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Artist Chris Burden's last work, 'Ode to Santos Dumont,' flies at LACMA




Chris Burden's
Chris Burden's "Ode to Santos Dumont"
Katherine Garrova
Chris Burden's
Machinist John Biggs explains Chris Burden's "Ode to Santos Dumont" to members of the press.
Katherine Garrova
Chris Burden's
Chris Burden's "Ode to Santos Dumont"
Katherine Garrova
Chris Burden's
Chris Burden's "Ode to Santos Dumont"
Katherine Garrova


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“It’s very ghostly. It’s very beautiful in that it moves fairly silently and it just seems to float,” says Katy Lucas, who's been late artist Chris Burden's studio manager for the past 25 years. Lucas is describing Burden’s “Ode to Santos Dumont," an operational, lighter-than-air dirigible which was about to take flight inside LACMA’s Resnick Pavilion. Propelled by a four-stroke motor, the piece is a delicately balanced, tethered airship which flies in a 60-foot circle.

Chris Burden's last work: Ode to Santos Dumont

Inspired by aviation pioneer Alberto Santos-Dumont, Burden’s piece is a love letter to innovators and tinkerers. Lucas explains Burden’s fascination with Santos-Dumont: “He was considered the father of aviation in Europe and Brazil. Chris grew up in Europe, so I think that was a factor. And he just saw that Santos-Dumont was very versed in engineering, mechanics — he put it all together and Chris loves that in a person, that they can do that.”

Machinist John Biggs helped Burden design, fabricate and build the airship. At first, Biggs thought he’d only been commissioned to build a motor: "I was getting ready to leave and Chris is kind of like, 'Wait, wait, wait, wait.' And I’m like, 'What?'"

"'Well we’re done with phase one, now we’re on to phase two.' And I’m like, 'What? OK?' There was a photograph on the table across the way and it was one of their dogs, Wylie, sitting in the center of this erector set circle. And I’m like, ‘That kind of looks like it would be structure for a Zeppelin.’”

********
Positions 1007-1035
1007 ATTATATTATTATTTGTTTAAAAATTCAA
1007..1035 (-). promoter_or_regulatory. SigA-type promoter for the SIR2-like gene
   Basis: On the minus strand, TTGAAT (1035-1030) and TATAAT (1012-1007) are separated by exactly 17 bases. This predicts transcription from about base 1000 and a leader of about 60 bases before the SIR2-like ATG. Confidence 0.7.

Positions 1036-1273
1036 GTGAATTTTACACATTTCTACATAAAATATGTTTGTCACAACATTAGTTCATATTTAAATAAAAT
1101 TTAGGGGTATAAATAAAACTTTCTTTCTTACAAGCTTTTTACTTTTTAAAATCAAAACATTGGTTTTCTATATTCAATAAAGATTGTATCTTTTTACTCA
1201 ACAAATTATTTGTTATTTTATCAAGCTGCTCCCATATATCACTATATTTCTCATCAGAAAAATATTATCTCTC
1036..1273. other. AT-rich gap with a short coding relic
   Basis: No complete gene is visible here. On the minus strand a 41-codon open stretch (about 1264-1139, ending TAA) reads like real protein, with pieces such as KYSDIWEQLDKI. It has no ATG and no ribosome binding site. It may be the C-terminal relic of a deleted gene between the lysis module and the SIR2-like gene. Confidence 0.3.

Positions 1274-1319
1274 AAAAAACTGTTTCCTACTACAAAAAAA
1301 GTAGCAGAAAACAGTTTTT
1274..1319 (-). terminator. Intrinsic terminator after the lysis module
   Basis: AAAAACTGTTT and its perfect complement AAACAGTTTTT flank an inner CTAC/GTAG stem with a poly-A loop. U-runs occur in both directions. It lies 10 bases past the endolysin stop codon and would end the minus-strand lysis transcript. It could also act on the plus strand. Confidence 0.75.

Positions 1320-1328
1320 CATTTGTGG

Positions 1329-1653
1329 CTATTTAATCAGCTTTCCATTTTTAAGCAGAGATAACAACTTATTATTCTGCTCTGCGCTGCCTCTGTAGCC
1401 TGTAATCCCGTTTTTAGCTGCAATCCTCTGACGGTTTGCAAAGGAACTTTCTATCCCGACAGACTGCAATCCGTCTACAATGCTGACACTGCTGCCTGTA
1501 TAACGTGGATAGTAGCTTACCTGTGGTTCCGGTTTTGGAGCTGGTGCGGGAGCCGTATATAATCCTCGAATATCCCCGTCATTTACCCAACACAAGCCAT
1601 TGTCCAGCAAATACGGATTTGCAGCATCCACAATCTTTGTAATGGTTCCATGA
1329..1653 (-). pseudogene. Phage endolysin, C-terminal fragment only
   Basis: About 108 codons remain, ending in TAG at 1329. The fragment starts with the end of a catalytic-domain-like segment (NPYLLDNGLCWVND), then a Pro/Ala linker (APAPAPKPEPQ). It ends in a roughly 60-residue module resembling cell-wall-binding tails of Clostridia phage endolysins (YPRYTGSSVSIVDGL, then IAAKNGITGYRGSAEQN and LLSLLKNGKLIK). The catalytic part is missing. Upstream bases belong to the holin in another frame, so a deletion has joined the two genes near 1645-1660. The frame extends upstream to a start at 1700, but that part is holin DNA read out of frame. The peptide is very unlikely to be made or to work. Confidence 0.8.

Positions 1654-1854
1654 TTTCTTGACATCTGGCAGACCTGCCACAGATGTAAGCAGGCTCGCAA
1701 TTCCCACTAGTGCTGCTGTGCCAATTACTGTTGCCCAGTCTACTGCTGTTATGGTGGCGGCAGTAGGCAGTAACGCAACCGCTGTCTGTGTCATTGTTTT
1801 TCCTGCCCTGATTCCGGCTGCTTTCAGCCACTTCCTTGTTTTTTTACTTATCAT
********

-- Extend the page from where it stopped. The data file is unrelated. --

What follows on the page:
As it turned out, Burden had much bigger plans for the motor Biggs had put together. “And at that point Chris is kinda like, ‘I’m thinking of flying around Topanga Canyon.’ And I’m like, ‘Oh yeah, sign me up.’ So it just slowly progressed from there to this.”

Biggs describes "Ode to Santos Dumont" as "zen ethereal."

"It's the sweet spot. I mean, when it all works out, there’s just this one place where it hits the numbers and you’re just like, ‘Yeah, that’s so cool.’”

Katy Lucas says that while Burden was ill when the piece was finished in January, "He drove up and he saw it when it was all finalized and he was very, very, very pleased with it.”

As Burden’s airship embarked on its journey across the museum space under Biggs’s watchful eye, it was hard not to imagine it as a send-off for the late artist. "If you dream it, make it," Biggs declares. "And I think Chris really understood that. I mean, everybody as a child wants to fly — I always did."

"When I look at the piece, I can be on the front of it going like, 'Ahh,' like when you’re in the car and you’ve got your hand out and you’re riding the waves and you’re like, 'Oh, I’m a bird.' It gives you that uplifting sense of the wonder of life.”  



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